The novel compound eye device was designed for the detection of incident radiant energy. Modeled after the compound eye found in insects, this biomimetic system has the capability of generating a high-resolution mosaic from the simultaneous detection of light from many sources. The particular application presented here is for the improvement of angioscopy, the imaging of blood vessel walls by use of a fiber optic scope. Angioscopy has enabled physicians to better understand the pathological mechanisms of atherosclerotic disease, to evaluate failing vein bypass grafts, and to assess angioplasty effectiveness. Each year, 1.5 million intravascular procedures are performed, and endoscopic purchases total $650 million with an annual growth rate of 6-7%. However, available angioscopy catheters are unable to provide quantitative details, often making their use secondary to angiography, a simpler technique. By projecting images from several polymer waveguides onto a photodiode array, the compound eye device calculates distance and measurements from multiple perspectives. This improvement makes angioscopy a viable alternative to existing technologies. The innovative features are the small size, fabrication method, ability to provide quantitative dimensions, and application to intravascular imaging.
Nanostar Technologies is a startup company with a unique nanosatellite-based technology developed at Taylor University in Upland, IN. This grant focused on developing a prototype that can transfer small amounts of data from remote locations on a non-time critical basis. The team's unit was equipped to sense the tank level of liquefied petroleum gas (LPG) and report the information to an LPG distributor. This enabled distributors to optimize their operations efficiently and save money on their primary costs of doing business (gasoline, labor and truck maintenance) by cutting down on the number of deliveries made each year.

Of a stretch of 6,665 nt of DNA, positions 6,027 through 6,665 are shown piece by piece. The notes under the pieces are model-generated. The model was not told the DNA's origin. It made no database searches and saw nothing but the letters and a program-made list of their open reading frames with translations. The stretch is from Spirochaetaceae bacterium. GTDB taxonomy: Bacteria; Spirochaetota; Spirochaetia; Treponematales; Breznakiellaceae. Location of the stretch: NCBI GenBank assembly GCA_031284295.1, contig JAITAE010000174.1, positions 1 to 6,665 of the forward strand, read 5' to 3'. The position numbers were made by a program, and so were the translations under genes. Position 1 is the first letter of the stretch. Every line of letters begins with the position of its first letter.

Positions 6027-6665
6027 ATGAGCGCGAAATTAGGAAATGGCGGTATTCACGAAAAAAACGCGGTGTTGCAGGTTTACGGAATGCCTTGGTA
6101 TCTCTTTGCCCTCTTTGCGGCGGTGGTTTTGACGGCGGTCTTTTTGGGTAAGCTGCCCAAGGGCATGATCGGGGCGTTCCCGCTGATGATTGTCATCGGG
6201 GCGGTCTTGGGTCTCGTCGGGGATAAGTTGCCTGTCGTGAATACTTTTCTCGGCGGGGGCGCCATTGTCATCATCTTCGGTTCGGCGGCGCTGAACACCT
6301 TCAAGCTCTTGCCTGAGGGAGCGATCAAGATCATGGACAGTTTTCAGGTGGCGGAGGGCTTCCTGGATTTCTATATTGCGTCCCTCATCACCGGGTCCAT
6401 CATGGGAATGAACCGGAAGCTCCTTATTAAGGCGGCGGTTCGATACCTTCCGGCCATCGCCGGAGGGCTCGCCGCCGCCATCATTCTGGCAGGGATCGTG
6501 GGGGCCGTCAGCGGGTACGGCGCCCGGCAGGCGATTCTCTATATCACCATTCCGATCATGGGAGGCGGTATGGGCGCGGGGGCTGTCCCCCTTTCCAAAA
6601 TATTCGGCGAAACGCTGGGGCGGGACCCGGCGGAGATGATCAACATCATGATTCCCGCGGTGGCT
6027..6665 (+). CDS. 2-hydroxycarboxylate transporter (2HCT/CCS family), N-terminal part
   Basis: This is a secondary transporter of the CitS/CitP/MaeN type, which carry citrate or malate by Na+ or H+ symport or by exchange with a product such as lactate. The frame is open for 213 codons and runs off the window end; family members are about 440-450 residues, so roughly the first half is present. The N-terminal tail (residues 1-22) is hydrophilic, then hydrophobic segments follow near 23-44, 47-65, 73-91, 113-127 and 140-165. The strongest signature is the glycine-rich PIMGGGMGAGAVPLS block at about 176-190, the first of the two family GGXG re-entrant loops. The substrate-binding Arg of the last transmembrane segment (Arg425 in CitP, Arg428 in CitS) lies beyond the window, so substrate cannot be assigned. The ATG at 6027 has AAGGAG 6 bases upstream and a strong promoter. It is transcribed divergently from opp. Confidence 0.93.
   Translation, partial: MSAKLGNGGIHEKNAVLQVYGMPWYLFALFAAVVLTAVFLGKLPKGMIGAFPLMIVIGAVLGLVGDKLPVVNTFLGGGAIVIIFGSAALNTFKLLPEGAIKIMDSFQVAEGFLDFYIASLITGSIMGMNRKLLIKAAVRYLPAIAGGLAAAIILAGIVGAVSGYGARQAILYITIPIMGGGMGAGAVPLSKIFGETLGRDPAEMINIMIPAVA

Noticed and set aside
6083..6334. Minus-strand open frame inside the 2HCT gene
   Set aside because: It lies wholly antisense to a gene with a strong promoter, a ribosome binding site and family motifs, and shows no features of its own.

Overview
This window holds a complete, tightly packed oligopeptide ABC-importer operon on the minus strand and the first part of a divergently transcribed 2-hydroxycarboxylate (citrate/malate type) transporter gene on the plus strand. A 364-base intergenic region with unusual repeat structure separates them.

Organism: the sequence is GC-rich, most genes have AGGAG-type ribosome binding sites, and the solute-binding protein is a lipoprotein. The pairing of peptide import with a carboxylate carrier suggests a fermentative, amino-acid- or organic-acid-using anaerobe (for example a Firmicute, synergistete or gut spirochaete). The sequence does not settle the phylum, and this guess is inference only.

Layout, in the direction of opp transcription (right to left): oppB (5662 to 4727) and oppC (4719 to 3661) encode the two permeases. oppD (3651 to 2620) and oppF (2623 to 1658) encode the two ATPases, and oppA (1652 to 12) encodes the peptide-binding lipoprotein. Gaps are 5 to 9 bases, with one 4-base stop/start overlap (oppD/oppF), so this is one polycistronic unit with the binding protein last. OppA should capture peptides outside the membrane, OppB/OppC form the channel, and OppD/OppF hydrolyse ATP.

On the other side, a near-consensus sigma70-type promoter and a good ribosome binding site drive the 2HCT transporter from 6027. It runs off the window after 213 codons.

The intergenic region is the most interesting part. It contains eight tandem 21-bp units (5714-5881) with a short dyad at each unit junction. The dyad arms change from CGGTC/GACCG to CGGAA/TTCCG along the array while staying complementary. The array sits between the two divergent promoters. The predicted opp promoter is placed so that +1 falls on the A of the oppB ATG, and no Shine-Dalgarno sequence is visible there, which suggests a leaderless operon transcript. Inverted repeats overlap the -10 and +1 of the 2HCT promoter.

A favorite art activity for many children is painting with tempera paints and brushes. Although kids enjoy the creative and fun exercise, they often make a mess when painting. To address this problem, the New Design Painting E-Team analyzed existing paintbrushes. From their research, they created the No-Dip-Paintstick. The No-Dip-Paintstick is a revolutionary, self-contained art utensil that eliminates the need for separate pots of paint, water for rinsing, and multiple brushes. The transparent handle of the brush contains a soft cartridge of non-toxic, washable paint. The handle's transparency allows the user to see the color of paint held within. To release the paint, the user squeezes the brush and activates the cartridge. Paint flows from the cartridge and into a funnel which controls the paint flow onto the brush bristles. The eight brushes in the No-Dip-Paintstick set have synthetic, straight nylon bristles.
In the post 9/11 environment, there is a growing public demand for emergency alert systems that warn against terrorism, natural, and human-generated disasters. Warning systems currently on the market contain centrally located sirens, which do not cover the full area of many closed communities. Moreover, existing systems lack the capability to efficiently provide pertinent emergency information to response crews. In response to the need for technologically advanced, safe and user-friendly alarm systems, the Alertus Technologies E-Team is developing a proprietary wireless communications solution for the dissemination of emergency warning information to concentrated populations with dedicated information providers. The product revolutionizes the warning systems industry by its reliability, all-hazards capability, active functioning, advanced localization, and embedded security. The system will be marketed to closed communities as a high-tech solution and low-cost service. The Alertus solution encompasses two proprietary software products, an innovative security protocol, and proprietary hardware receivers.
Update: After winning several other grants and business plan competitions, Alertus is on its feet and selling product. Visit the company's website here.